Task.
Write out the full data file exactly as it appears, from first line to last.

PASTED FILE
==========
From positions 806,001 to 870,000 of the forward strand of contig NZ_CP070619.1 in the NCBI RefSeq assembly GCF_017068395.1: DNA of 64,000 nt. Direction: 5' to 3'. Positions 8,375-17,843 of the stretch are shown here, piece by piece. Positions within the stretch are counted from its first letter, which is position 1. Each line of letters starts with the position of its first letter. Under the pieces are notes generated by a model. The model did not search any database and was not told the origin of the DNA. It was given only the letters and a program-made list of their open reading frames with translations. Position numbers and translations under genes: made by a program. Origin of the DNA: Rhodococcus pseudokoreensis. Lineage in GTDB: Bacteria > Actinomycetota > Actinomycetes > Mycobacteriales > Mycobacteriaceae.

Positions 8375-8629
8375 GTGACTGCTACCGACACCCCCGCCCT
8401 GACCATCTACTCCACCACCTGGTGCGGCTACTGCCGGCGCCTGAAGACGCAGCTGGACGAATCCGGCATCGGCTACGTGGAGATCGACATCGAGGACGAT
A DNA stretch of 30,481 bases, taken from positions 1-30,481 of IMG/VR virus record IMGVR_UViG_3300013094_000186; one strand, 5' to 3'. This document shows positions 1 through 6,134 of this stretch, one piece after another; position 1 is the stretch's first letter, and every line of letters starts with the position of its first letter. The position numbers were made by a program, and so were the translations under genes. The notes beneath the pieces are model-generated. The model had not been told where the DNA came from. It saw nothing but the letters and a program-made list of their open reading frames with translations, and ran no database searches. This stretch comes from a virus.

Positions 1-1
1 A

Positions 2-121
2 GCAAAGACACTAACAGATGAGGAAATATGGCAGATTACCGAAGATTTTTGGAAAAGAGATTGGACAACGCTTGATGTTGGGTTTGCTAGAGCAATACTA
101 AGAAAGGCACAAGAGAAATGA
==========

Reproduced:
From positions 806,001 to 870,000 of the forward strand of contig NZ_CP070619.1 in the NCBI RefSeq assembly GCF_017068395.1: DNA of 64,000 nt. Direction: 5' to 3'. Positions 8,375-17,843 of the stretch are shown here, piece by piece. Positions within the stretch are counted from its first letter, which is position 1. Each line of letters starts with the position of its first letter. Under the pieces are notes generated by a model. The model did not search any database and was not told the origin of the DNA. It was given only the letters and a program-made list of their open reading frames with translations. Position numbers and translations under genes: made by a program. Origin of the DNA: Rhodococcus pseudokoreensis. Lineage in GTDB: Bacteria > Actinomycetota > Actinomycetes > Mycobacteriales > Mycobacteriaceae.

Positions 8375-8629
8375 GTGACTGCTACCGACACCCCCGCCCT
8401 GACCATCTACTCCACCACCTGGTGCGGCTACTGCCGGCGCCTGAAGACGCAGCTGGACGAATCCGGCATCGGCTACGTGGAGATCGACATCGAGGACGAT
A DNA stretch of 30,481 bases, taken from positions 1-30,481 of IMG/VR virus record IMGVR_UViG_3300013094_000186; one strand, 5' to 3'. This document shows positions 1 through 6,134 of this stretch, one piece after another; position 1 is the stretch's first letter, and every line of letters starts with the position of its first letter. The position numbers were made by a program, and so were the translations under genes. The notes beneath the pieces are model-generated. The model had not been told where the DNA came from. It saw nothing but the letters and a program-made list of their open reading frames with translations, and ran no database searches. This stretch comes from a virus.

Positions 1-1
1 A

Positions 2-121
2 GCAAAGACACTAACAGATGAGGAAATATGGCAGATTACCGAAGATTTTTGGAAAAGAGATTGGACAACGCTTGATGTTGGGTTTGCTAGAGCAATACTA
101 AGAAAGGCACAAGAGAAATGA